Q:There's a theory that in an office environment, facetime with management is a key for successful promotions. Is that still true and how does that work now that I'm working remotely? What are some ways I can make sure that management is seeing my hard work without "seeing" it?
A: Dear Girl Just Trying to Get Promoted,
There is no doubt that facetime with management is an important component in getting that highly sought after promotion. Also, as a result of the pandemic, many of us are working remotely. So how does one stay visible to management, especially when your work has very little to do with their day to day and is likely to go unnoticed.
The virtual environment adds an additional layer of difficulty in being "seen," but my advice to deal with this problem is eerily similar to the advice I would give to someone asking this question in the before times when many of us were physically in the office. Find yourself a "champion or cheerleader."
Promoting yourself is an important and valuable skill in the professional world and is something we should all work on. However a skill that is often overlooked (and I find even more valuable) is working to craft a relationship with supervisors and those higher up on the org chart who can act as your champion or cheerleader with senior leadership.
Everyday both now and before there are meetings that you may not be privy to where all sorts of logistics, staffing, and general decisions are being discussed. If you have a supervisor or senior leader who is your cheerleader or champion they will sing your praises at appropriate moments in these meetings. They will offer up your name when promotions and year end bonuses are discussed. They will know you, and your work ethic, and they will be able to give you visibility with your orgs decision makers without you lifting a finger.
So really I think the key question needs to be: how do I get my very own senior leader, cheerleader or champion? The answer is multifaceted, so I'm going to switch to bullets and list some tried and true methods that have worked for me, below.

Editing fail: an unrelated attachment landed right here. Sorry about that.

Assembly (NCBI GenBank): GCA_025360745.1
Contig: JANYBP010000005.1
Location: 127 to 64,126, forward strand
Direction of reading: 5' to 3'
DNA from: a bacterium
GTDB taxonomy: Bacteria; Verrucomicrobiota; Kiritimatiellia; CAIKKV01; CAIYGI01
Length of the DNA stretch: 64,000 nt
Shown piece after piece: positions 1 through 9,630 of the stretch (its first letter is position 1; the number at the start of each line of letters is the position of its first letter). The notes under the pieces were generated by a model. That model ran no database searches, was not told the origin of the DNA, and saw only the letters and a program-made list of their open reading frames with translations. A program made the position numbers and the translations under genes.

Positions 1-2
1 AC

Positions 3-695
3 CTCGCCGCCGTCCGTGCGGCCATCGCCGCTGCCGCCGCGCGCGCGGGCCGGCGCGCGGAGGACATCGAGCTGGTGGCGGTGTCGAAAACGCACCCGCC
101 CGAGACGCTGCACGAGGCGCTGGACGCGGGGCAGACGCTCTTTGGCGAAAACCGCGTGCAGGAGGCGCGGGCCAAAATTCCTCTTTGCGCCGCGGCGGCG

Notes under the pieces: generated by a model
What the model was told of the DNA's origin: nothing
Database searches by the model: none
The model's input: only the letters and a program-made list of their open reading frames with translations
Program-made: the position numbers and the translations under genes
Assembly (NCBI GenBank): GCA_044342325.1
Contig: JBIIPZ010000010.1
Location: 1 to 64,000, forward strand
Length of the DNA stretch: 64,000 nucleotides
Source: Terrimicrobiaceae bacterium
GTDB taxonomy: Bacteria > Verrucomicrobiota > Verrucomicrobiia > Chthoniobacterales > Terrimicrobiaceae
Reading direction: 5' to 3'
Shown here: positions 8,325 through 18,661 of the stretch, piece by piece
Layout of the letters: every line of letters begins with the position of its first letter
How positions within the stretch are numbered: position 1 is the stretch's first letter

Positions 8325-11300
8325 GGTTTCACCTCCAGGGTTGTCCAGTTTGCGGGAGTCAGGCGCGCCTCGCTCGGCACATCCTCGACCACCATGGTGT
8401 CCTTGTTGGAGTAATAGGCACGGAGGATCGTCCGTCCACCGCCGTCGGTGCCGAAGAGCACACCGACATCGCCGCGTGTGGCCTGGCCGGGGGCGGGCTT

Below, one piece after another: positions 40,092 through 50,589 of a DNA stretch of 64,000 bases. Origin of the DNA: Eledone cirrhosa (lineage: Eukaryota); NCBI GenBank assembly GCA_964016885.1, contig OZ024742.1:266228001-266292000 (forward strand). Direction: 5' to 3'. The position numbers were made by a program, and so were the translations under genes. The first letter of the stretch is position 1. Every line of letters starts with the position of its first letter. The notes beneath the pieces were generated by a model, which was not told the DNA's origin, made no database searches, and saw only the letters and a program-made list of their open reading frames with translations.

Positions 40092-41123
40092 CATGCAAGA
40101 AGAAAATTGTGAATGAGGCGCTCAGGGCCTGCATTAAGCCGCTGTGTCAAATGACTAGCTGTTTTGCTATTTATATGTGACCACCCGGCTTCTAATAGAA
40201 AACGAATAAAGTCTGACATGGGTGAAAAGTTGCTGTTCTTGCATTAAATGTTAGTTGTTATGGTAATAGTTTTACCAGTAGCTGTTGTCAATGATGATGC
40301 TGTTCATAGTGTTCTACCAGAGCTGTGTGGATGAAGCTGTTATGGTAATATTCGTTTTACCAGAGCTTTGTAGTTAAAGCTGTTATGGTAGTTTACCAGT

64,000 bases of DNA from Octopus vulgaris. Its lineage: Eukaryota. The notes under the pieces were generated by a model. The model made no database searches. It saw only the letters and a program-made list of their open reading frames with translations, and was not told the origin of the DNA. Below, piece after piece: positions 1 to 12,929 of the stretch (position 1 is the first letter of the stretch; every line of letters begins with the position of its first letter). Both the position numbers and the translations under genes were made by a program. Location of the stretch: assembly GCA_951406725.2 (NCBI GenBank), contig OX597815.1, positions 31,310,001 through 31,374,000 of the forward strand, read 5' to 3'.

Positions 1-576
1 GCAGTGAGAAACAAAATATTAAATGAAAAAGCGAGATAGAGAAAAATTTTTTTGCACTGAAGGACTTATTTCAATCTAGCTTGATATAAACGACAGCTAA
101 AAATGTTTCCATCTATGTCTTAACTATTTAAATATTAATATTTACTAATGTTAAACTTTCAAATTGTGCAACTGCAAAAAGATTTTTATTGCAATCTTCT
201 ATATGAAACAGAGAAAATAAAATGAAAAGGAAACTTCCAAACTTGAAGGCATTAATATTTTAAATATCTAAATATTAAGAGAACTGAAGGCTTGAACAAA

Do the work! In our desire to put our best foot forward we may end up spending more time talking up our past work instead of putting our heads down and doing the work in front of us. Especially when it comes to a supervisor, they will appreciate you doing your job to the best of your ability and on time.
- There are definite bonus points if you can anticipate challenges and get them out of the way before being asked.
Cultivate a mentor. Some workplaces have mentorship programs which are super helpful for facilitating this. If you work somewhere without this luxury then take the initiative to reach out to people above you in the organization. Bonus points if they work in a department you are interested in.
- Don't simply walk up to them and ask them to be your mentor, start off slow, ask for a coffee date (virtual or in person). Or try asking for their advice on a small non-controversial office problem. Get them to tell you how they got their start in the organization. Once you've built up a friendly rapport ask them to guide or mentor you. Set up regular meetings with them if you can. Don't feel bad if they can only scrap together 10 minutes to chat with you every 2 weeks or once a month, any semi-regular facetime is valuable. Don't feel discouraged if they say no, or don't want to make the time, there should be plenty of other fish in the sea.
Volunteer to do more. Add on work that may not be in your job description but will be greatly appreciated, don't do anything that will jeopardize your main work, but step up and be less of a wallflower. Do work outside of your department and field so that more people across your org know your name.
- People you step up and help (especially if you didn't have to) tend to remember you and the good work you did for them. They will likely mention your name in meetings as a hard worker and a team player. (The downside here is that you may gain a reputation as someone to go to when unwanted projects turn up) so be strategic and don't say yes to everything!
There are definitely other ways to be seen without being seen, but there is no better way to get a promotion (in my experience) then having someone else advocate on your behalf. Especially when you don't have facetime with leadership, because you are on a different floor or you are working remotely due to a pandemic.
I know this is a really tiny part of getting that hard fought promotion in an office so consider the additional more general points in this link --> The Executive Assistant’s Guide: Tips for Getting a Promotion or Raise (snacknation.com)
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